In some of the parts of the Christian blogosphere that I read, there has been something of a kerfuffle about the meaning of the greek word pistis, often translated ‘faith’, and what it actually means. The kerfuffle became something of a shebang earlier this year.
I’ve recently been reading through vol. 1 of Bavinck’s Reformed Dogmatics, which is the start of my big systematic theology reading project of the year. I’m reading the English translation, so I’m already offending the purists, but Bavinck makes some interesting observations about faith (pistis), the word which has been at the centre of some recent debates. Tom Schreiner, whose work I respect immensely, reckons that ‘trust’ or ‘faith’ are the best ways to translate the word. Matthew Bates, whose ‘Gospel Allegiance‘ and ‘Salvation by Allegiance Alone‘ (links to my reviews) seem to have brought this conversation to a head, argues that ‘Allegiance’ is a better word. Scott McKnight seems to want to emphasise the kingly nature of Jesus in our articulation of the Gospel. Amen! This is all well and good.
And it is with that background that I found the following from Bavinck, writing well over a century ago, quite fascinating:
“In the New Testament pistis is totally defined religiously – in its object, basis, and origin; it denotes a religious relationship between a human being and God… Word and deeds are the object of faith only when considered from the divine perspective. But in Scripture pistis,as saving faith, aqquires an even more pregnant reading; its object is not all sorts of words and deeds of God as such but the grace of God in Christ (Mk. 1:15; Jn.3:16;17:3; Rom. 3:22; Gal. 2:20; 3:26., etc.)… it also includes a heartfelt trust in a total surrender to God, who has revealed himself in Christ, and a personal appropriation of the promises extended in the gospel… Christian faith is religiously qualified through and through. It’s object, ground and origin are exclusively located in God… The Christian faith is sheer religion… Those persons are truly religious who believe thus: they are the image, the children, and heirs of God”
What I read Bavinck as saying in this section on Two Kinds of Faith is relevant to the discussion alluded to above as it re-emphasises the beginning and end of faith: “God, who has revealed himself in Christ“. This is the fundamental starting point for any Reformation-inspired reading of ‘faith’, and a vital thing to remember. Further, and I think this speaks to the problem that Bates and McKnight rightly identify, this little word pistis has “an even more pregnant reading“. Salvation by faith alone – or allegiance alone – is not just the joyful acceptance of God’s Grace. It is also an invitation to a way of life, a “sheer religion“, word and deed and a new identity. Whilst I respect Schreiner’s reasons for rejecting Bates’ proposal that ‘allegiance’ is a better translation, his observation on Bates’ book that “His emphasis on submission to Jesus as King, the enthroned Lord of the universe, nicely captures the New Testament emphasis on what it means to be a Christian” is extremely helpful. With that in mind, the linking of saving faith to the animating faith of the disciple, perhaps we are talking about two kinds of faith. The faith that saves us is pregnant with possibility, because Christians are not saved as trophies for a museum, but missionaries to the world.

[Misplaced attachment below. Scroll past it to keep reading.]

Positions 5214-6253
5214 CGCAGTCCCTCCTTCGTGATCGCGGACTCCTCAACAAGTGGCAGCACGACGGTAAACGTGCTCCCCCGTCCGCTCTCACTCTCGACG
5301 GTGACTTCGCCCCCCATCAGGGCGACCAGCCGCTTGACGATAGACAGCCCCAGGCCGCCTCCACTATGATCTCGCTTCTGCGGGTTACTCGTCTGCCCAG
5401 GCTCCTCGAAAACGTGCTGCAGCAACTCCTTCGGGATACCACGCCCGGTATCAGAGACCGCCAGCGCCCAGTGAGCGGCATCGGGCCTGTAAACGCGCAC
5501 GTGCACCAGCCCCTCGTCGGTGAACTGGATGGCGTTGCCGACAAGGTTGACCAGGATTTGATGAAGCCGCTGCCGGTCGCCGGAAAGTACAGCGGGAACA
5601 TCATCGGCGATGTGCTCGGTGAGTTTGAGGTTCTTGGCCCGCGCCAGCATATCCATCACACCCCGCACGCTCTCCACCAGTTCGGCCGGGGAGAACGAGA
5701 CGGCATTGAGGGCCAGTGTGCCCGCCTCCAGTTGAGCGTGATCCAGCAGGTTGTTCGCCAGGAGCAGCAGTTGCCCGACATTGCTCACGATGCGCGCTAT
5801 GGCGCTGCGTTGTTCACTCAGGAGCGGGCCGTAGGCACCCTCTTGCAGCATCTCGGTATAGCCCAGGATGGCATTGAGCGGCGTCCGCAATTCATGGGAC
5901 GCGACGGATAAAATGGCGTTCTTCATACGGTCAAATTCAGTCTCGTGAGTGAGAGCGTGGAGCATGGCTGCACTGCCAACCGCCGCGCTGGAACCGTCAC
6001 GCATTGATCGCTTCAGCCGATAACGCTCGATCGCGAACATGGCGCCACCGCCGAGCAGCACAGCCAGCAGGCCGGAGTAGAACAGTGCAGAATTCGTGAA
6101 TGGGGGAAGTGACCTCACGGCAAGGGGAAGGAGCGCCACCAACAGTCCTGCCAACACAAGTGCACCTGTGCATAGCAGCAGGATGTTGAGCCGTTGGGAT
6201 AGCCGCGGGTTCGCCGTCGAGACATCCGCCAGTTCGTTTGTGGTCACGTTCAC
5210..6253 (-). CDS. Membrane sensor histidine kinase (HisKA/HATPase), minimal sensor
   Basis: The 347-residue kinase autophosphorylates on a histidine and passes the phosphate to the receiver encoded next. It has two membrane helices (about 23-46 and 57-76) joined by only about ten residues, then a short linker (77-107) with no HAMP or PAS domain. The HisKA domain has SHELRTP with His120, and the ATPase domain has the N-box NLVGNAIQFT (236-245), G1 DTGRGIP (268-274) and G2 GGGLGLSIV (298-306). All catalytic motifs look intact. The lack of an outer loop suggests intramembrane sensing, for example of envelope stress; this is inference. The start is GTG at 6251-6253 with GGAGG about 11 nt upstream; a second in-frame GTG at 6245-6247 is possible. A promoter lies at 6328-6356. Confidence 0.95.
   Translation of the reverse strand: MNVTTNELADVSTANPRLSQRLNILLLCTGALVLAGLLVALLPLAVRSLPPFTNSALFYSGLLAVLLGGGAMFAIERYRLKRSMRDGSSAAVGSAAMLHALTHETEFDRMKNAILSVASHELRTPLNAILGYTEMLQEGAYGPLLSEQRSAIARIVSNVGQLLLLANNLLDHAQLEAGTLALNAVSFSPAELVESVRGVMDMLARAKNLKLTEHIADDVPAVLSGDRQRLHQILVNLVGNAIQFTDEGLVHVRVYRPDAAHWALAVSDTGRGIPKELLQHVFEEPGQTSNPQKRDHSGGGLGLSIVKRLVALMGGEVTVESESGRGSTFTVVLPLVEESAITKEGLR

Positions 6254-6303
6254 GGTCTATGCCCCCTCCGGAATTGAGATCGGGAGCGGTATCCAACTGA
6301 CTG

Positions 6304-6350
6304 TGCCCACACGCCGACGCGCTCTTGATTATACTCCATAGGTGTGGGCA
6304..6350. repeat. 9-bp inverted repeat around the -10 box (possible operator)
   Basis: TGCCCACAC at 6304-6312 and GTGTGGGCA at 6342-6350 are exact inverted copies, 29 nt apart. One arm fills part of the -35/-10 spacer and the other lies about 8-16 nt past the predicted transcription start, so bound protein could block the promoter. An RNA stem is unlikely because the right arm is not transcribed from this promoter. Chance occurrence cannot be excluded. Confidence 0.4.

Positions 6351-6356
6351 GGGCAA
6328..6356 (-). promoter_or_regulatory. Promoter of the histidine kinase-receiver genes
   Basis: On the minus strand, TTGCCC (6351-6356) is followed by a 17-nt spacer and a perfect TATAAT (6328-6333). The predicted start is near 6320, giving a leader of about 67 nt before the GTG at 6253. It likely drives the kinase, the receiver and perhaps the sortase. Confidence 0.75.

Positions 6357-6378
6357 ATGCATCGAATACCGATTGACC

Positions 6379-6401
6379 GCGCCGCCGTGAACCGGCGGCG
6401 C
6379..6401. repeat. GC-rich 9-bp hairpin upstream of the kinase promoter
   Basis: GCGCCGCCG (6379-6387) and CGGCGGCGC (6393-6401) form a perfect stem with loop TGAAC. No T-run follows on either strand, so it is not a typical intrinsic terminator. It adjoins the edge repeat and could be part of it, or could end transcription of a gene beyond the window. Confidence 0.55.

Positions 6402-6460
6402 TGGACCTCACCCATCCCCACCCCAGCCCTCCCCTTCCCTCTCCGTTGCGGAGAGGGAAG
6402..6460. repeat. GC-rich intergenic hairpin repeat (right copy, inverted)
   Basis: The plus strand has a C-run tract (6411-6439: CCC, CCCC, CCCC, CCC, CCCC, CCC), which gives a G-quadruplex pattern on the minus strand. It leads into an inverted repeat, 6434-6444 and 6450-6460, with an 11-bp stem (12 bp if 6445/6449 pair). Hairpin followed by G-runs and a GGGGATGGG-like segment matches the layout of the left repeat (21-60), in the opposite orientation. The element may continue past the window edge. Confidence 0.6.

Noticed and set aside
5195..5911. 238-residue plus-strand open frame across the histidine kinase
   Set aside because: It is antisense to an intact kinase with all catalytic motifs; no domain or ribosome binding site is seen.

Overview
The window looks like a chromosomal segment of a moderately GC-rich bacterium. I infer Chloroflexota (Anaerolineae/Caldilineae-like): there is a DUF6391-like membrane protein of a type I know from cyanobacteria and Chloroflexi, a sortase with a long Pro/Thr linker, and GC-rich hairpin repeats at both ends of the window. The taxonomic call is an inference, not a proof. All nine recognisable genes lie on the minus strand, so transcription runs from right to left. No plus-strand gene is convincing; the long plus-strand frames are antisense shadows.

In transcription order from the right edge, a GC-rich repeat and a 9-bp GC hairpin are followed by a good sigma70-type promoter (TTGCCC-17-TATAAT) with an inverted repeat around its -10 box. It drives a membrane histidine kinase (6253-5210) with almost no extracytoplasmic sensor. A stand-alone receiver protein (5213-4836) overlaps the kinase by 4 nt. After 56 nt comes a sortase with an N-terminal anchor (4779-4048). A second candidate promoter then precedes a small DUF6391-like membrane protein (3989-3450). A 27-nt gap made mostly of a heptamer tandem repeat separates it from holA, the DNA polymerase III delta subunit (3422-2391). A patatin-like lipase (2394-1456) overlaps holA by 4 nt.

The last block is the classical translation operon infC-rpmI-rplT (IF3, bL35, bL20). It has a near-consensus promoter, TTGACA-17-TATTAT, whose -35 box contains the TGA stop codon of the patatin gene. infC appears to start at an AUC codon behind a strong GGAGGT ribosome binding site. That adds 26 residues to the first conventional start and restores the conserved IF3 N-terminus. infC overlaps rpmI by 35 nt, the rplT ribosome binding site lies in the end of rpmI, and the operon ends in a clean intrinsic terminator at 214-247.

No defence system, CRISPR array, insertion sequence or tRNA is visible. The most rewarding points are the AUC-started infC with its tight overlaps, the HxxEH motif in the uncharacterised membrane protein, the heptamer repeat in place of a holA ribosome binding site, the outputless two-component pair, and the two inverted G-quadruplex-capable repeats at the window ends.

I think Bavinck’s discussion of faith in two kinds (p. 568-571 of the Baker Bolt translation of Reformed Dogmatics, for the keen beans) helps us by reminding us that all is of grace, specifically the Grace of God revealed in Jesus Christ, and that this is not just a ‘ticket to heaven’, but a roadmap and vocation in the here and now. Because we are saved by faith alone, by grace alone, in Christ alone, our allegiance must be to King Jesus alone. And what do we do with that? What does this mean? Well, Bavinck offers us one suggestion: “Faith in Christ in turn affects our belief in Scripture. It binds and fastens us securely to Scripture and causes us to trust it in times of distress and death…“.
This is always a good idea!